Origins of a speciesist
In 1990, more than three million animals were used in scientific procedures.
They included 8307 beagles, 56 greyhounds, 3456 assorted cats, 1304 marmosets
and hundreds of thousands of rats and mice. Many of the experiments were
of the kind that make your toes curl when you read about them, and animal
rights groups complain that 60 per cent of procedures are done without anaesthetic
or pain relief.
Organisations like Animal Aid, the National Anti-Vivisection Society (NAVS)
and the British Union for the Abolition of Vivisection (BUAV) think this
is a disgrace. They campaign for a complete ban on all animal experiments,
and have succeeded in mobilising a lot of young people behind them. The
cause isn't new - NAVS and the BUAV have been campaigning for over a century - but
while in their early days they were seen to be a bunch of cranky do-gooders,
they now seem to be an essential 'cool cause'. All the examining boards
offer an 'animal free' alternative A-level syllabus and World Day for Laboratory
Animals, on April 24, was expected to be marked by one of the largest rallies
I think it's all quite perverse. Don't get me wrong. I'm an animal lover
of sorts myself. I feed the birds in winter, lavish care on my pet gerbil
and avoid treading on spiders. But the stupidity of objecting to research
which could benefit humanity leaves me speechless.
Vivisection is not about nasty men in white coats torturing beagles for
fun. In fact 91 per cent of animal experiments are conducted for medical
reasons. They have helped in the investigation of dental decay; the development
of antibodies to septic shock and of treatments for meningitis, infant pneumonia
and Duchenne Muscular Dystrophy; and the testing of drugs for schizophrenia.
In my opinion these are quite legitimate uses for mice and rats, and even
marmosets or beagles.
The animal rights lobby claim that animal experiments are uneth-ical and
immoral. Peter Singer's seminal book Animal Liberation (which, when
first published in 1975, kick-started the modern animal rights movement),
claims that these experiments represent the 'tyranny of human over non-human
According to Singer, the differences between human and non-human animals
are no more profound than the differences between different groups of humans,
and so he believes that those of us who oppose discrimination against humans,
and strive for social equality, must extend our concern to animals. In his
eyes 'speciesism' is akin to racism or sexism. 'Racists', he argues, 'violate
the principle of equality by giving greater weight to the interests of their
own race....Sexists violate the principle of equality by favouring the interests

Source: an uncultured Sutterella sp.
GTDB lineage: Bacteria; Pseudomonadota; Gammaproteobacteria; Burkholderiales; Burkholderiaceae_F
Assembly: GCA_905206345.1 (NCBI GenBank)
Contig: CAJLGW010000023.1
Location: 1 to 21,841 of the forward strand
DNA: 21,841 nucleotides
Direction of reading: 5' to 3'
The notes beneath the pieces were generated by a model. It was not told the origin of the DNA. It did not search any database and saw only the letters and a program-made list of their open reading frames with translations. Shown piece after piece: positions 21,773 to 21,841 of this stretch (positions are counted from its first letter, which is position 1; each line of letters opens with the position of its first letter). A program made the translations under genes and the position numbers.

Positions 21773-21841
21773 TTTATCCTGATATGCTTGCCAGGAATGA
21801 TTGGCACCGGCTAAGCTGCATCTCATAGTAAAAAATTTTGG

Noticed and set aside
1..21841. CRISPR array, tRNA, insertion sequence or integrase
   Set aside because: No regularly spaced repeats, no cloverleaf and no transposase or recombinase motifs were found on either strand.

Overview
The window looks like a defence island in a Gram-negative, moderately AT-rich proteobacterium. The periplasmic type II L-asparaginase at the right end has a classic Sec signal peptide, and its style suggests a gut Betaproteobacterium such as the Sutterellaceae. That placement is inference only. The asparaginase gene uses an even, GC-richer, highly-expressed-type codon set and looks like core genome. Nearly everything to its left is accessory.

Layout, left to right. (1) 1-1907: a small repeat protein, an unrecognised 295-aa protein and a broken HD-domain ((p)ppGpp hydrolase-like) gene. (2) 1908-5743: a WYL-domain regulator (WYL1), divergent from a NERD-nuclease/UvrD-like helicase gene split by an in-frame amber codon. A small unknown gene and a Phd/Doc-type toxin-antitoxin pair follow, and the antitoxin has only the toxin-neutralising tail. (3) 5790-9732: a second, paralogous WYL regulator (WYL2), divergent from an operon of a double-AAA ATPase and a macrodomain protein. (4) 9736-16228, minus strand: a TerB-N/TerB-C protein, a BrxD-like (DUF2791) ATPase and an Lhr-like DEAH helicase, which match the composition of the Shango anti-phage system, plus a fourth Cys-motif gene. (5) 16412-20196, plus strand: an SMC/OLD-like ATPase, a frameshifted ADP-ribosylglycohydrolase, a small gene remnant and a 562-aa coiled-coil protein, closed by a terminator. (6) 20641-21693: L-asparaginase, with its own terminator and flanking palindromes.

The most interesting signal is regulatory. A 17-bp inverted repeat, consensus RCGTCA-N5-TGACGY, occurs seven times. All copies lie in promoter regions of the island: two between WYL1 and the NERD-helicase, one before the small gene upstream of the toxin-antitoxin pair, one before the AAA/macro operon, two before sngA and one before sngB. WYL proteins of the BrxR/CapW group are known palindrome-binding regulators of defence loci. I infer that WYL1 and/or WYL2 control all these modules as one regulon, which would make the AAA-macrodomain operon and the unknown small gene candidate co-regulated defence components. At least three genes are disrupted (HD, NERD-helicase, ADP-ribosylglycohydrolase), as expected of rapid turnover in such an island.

of their own sex. Similarly, speciesists allow the interests of their own
species to override the greater interests of members of other species. The
pattern is identical in each case'.
Well no, Peter, it isn't. Racists and sexists discriminate against groups
of humans who are quite capable of exercising the rights which they are
denied. By contrast, self-confessed speciesists accept that mice, beagles
(and even my gerbil) do not have the potential for equality with humans.
The gap that separates the human mind from that of any animal, even the
chimpanzee, is a yawning chasm. And I wholeheartedly agree with Jamie Love
of the Institute of Animal Physiology and Genetics Research that 'when rodents
build something like the Parthenon, write a poem, or make a fire, I
shall be happy to give them rights reserved for members of our own species'.
Right now, however, they can't, so I won't. I'm not even convinced that
my gerbil has a concept of freedom - I certainly don't believe it sits in
its cage aching for the great outdoors.
It's ironic that the animals which inspire such sentiment are the creations
of humanity. The beagle in the box or the little lamb frolicking in the
field would not exist if it hadn't been for our manipulation of animal
husbandry. It's not just the case that some animals are bred specifically
for research - vast swathes of what we see as 'wildlife' or dub 'the animal
kingdom' simply would not exist if humans had not bred them and sustained
them. The animal life that we recognise as wild is a product of a world
shaped more by humanity than by the elements.
Of course humans are animals biologically speaking - but that's where the
commonality ends. As human society has evolved and human language has developed,
so the organisation of thoughts in the human mind has changed. We have evolved
the ability to reason, to plan, to consider abstract ideas. We are unique
in that we are able to develop our society, and ourselves.
Paradoxically even the capacity to extend interest and care to species beyond
our own is unique to homo sapiens. It's hard to imagine beagles campaigning
for the rights of greyhounds, never mind the rights of hamsters.
To claim that laboratory animals have equal rights to ourselves is to degrade
humanity in general. To claim, as many animal rights activists do, that
vivisection is equivalent to Nazi experiments on Jews is to degrade Jewish
people in particular.
The arguments of the animal rights lobby raise many interesting philosophical
and ethical questions: what do we mean by humanity and consciousness? why
do we value human life? what checks should there be on medical research?
But when you step out of the moral maze you have to decide on one issue
above all. Should humans tolerate pain and suffering to protect animals,
or should animals be used to find solutions to human suffering? For
me, there's no contest.
Reproduced from Living Marxism issue 43, May 1992